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European healthcare online by 2008

European healthcare online by 2008

Covering everything from electronic prescriptions and computerised health records, The European Commission (EC) has unveiled an action plan to show how information and communication technologies can be used to deliver better quality health care Europe-wide.

The main goal is a pan-European e-Health area, complete with health entitlement cards, electronic records and high-speed Net access for doctors.

Practical steps towards achieving these goals include, work on electronic health records and the faster rollout of high speed Internet access for health systems.

New and concrete actions will be taken forward as part of the action plan:

· By 2005, Member States are asked to develop national and regional e-Health strategies. A public portal will be launched to provide "one-stop shop" access to information on health in the entire EU.

· By 2006, national healthcare networks should be "well advanced" in their efforts to 'talk' to each other. Standards for electronic health records are to be agreed so that patients can be identified and information made easily exchangeable over the network. Movement of patients and healthcare professionals will be easier as a result.

· By 2008, health information and services are to become easily accessible over both fixed and wireless broadband networks. Expected services include tele-consultations and the availability of prescriptions online.

Meanwhile, an important step is to be made with the introduction of a European health card as of 1 June 2004.

It is hoped that by the end of the decade, e-Health will become commonplace for health professionals, patients and citizens.

Today at least four out of five European doctors have an Internet connection, and a quarter of Europeans use the Internet to get information about illnesses and health matters.

Already, there are plenty of examples of e-Health in action in the Member States.

Health information networks, such as Denmark's medcom, are supporting the work of hospitals, pharmacies and doctors, whilst delivering substantial savings in hospital costs and helping to speed up treatment and diagnosis.

NHS Direct Online, which has been accessed by six million people in two-years, is another such success story and has been heralded by the EC as a golden example of "e-Health in action."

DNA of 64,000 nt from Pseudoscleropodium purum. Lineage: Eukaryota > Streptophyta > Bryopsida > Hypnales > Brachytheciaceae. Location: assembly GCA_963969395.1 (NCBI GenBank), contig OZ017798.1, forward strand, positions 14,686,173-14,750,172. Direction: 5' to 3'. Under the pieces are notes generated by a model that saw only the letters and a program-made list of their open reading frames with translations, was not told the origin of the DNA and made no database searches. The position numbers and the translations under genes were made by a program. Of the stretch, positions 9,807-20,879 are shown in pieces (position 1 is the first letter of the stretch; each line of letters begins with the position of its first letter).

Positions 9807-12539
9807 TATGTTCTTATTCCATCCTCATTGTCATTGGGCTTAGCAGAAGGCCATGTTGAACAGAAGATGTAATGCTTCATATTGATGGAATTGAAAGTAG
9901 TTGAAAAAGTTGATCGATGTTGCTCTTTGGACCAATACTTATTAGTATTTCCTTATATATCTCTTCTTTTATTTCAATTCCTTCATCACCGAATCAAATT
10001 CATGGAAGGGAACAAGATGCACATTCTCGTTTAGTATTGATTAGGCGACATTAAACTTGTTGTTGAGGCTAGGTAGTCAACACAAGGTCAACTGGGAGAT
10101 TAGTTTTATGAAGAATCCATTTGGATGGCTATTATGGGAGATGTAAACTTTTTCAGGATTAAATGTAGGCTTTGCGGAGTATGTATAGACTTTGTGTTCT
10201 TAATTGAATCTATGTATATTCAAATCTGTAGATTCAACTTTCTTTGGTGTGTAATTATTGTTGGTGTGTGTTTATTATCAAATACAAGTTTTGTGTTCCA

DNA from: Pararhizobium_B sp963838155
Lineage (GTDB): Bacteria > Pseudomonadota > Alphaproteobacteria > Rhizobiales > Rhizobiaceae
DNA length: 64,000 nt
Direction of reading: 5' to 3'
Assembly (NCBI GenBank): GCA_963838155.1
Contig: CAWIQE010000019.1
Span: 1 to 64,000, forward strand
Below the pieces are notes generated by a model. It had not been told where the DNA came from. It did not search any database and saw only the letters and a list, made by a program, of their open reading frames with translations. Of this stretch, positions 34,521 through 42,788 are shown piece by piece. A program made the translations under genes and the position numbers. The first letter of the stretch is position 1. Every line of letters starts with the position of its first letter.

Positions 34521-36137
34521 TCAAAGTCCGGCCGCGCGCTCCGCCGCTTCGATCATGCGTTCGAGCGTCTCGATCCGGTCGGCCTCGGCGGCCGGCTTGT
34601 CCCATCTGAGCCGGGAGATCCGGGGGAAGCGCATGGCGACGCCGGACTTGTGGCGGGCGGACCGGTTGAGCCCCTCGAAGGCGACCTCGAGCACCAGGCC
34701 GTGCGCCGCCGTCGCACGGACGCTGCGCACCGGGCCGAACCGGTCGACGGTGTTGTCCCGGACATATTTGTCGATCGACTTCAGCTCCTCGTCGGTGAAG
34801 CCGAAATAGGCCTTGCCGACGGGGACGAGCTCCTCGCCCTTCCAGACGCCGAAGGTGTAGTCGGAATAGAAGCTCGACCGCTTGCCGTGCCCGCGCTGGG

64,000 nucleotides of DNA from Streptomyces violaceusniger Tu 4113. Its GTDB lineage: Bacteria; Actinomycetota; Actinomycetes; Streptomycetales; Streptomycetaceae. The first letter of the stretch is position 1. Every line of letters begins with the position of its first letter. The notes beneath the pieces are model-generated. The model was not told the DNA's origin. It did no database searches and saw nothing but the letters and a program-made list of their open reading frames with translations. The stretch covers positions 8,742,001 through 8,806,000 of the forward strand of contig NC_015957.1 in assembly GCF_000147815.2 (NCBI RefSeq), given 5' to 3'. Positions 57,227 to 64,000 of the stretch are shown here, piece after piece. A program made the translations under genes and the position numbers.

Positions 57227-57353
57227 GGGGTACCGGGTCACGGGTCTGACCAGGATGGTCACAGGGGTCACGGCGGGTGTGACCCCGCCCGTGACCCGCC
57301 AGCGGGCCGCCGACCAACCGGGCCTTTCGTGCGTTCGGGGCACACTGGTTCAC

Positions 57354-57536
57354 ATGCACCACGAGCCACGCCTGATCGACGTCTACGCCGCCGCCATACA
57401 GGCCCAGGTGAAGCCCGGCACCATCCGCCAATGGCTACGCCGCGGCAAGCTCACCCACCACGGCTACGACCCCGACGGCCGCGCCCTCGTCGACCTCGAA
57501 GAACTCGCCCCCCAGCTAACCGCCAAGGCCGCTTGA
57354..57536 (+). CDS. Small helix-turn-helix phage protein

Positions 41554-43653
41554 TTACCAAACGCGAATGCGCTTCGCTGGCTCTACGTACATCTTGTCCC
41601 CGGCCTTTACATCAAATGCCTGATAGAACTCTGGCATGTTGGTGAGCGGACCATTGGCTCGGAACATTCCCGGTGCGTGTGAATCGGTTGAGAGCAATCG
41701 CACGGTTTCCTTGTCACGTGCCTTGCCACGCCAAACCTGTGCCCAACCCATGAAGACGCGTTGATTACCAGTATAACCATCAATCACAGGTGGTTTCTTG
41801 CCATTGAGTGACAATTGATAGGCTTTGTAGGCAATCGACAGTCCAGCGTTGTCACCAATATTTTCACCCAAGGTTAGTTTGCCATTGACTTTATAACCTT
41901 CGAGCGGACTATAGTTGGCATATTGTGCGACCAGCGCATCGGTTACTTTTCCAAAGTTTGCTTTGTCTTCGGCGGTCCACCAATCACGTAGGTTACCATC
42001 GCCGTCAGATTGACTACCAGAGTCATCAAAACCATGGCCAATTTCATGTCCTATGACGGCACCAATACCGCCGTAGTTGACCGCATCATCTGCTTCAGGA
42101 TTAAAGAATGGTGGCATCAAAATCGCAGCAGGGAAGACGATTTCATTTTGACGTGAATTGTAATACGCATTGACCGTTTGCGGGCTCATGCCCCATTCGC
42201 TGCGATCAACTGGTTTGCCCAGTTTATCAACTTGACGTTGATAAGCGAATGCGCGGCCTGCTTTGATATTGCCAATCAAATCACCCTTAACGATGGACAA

The Commission currently puts the e-Health industry turnover at 11 billion euros and estimates that, up to five per cent of health budgets will be invested in e-Health services by 2010.

The idea is that the money diverted from directly dealing with patients can be justified because the technology will save time and money, in the long run.

However, the implementation must happen at country level and judging by progress in the UK, there could well be a few “hiccups” along the way.

This month, for example, the British Medical Association (BMA) has joined MPs and the National Audit Office in criticising the government over the NHS IT programme, saying doctors have not been adequately consulted about its implementation.

Overall, major impediments to the successful development of European e-Health infrastructure have so far been identified as the lack of broadband connections and an insufficient penetration of the Internet among the general public.

Some experts have even pointed to doctors' traditionally conservative views about changing professional practices as being the main factor impeding e-Health.

Enterprise and Information Society Commissioner Erkki Liikanen said: "The challenges facing health care in Europe today require a bold response. The greater use of the Internet must be encouraged because new technologies and services make access faster and easier, reduce errors, and improve the effectiveness of health care systems."

Health and Consumer Protection Commissioner David Byrne added: "Patients will benefit from the use of information and communication technologies in healthcare. With the adoption of the e-Health action plan yet another element is in place to address the many issues that confront health services throughout the EU."

Sources: EurActiv.com, PublicTechnology.net, The Register


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